Feb 10 (Reuters) - Index provider MSCI said it will cut the weightings of four Adani Group companies, including flagship firm Adani Enterprises, in its indexes after reassessing the number of shares that are freely traded.
The move comes in the wake of a Jan. 24 report by U.S. short seller Hindenburg Research that has accused the Indian conglomerate of stock manipulation and improper use of offshore tax havens that obscure the extent of stock ownership of Adani family members in group firms. The group has denied any wrongdoing.
The Hindenburg report has plunged the group, led by billionaire Gautam Adani, into crisis, wiping some $110 billion off the value of the group's main seven listed firms.
In addition to Adani Enterprises - the group's coal-miner-cum-incubator for new projects, MSCI said it plans to cut the weightings for Adani Total Gas - a venture with France's TotalEnergies and Adani Transmission, a power transmission company.
It will also reduce the weighting of ACC, a major Indian cement company the Adani Group acquired from Holcim last year and which is not one of the group's main seven listed firms.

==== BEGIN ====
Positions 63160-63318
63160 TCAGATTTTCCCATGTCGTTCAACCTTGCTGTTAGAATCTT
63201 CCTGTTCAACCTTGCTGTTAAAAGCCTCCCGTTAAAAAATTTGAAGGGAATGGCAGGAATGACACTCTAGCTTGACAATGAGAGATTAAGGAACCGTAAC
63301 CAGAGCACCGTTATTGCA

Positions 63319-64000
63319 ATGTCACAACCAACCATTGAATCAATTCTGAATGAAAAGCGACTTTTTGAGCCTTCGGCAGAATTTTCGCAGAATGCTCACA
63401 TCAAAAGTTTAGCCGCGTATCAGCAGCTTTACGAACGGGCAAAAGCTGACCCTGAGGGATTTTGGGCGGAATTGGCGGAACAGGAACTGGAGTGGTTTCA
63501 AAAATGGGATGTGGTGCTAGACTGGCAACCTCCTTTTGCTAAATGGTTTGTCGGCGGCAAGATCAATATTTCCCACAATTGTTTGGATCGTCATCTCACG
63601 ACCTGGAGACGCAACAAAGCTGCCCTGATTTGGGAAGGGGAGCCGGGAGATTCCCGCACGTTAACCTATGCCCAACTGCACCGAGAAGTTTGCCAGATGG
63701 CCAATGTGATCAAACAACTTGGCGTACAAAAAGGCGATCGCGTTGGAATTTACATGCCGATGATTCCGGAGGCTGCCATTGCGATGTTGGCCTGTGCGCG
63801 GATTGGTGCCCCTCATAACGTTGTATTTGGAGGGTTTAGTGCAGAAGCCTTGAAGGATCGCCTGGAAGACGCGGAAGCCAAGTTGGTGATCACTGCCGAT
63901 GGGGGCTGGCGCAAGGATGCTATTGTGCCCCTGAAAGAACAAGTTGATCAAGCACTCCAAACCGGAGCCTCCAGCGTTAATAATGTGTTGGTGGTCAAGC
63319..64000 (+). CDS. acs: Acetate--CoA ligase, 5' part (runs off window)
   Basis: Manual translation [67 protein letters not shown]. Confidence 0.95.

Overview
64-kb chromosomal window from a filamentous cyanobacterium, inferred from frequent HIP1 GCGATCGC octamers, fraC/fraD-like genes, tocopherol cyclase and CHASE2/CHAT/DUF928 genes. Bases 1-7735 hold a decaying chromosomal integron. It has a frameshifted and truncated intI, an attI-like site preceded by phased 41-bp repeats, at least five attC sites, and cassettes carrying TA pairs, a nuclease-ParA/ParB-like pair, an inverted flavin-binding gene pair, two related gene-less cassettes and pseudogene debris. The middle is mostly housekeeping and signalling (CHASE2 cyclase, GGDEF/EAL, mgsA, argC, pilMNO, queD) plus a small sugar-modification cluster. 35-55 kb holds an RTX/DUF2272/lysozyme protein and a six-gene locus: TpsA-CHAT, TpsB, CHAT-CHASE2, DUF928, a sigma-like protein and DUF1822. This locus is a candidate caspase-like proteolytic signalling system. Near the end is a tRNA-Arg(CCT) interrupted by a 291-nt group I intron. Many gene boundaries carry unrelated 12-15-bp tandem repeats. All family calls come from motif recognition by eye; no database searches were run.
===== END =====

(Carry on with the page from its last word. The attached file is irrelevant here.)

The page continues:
The four companies had a combined 0.4% weighting in the MSCI emerging markets index as of Jan. 30. The changes come into effect on March 1.
Adani Group did not immediately respond to a request for comment from Reuters on Friday.
Hindenburg founder Nathan Anderson tweeted on Thursday when MSCI flagged the changes, that his firm viewed the decisions as a "validation of our findings".
Adani Enterprises dropped 1.6% in Friday morning trade while Adani Transmission and Adani Total Gas slid 5%, down by its daily limit. Shares in ACC were down 1%.
"The lower free float will require passive investors to sell stock to reduce their tracking error with the index," said Brian Freitas, a Periscope Analytics analyst who publishes on Smartkarma.
He estimated there would be around $570 million to sell by passive funds across Adani Enterprises, Adani Total Gas and Adani Transmission on Feb. 28.
Reporting by Scott Murdoch in Sydney and Rodrigo Campos in New York, Chris Thomas in Bengaluru and Tanvi Mehta in New Delhi; Editing by Edwina Gibbs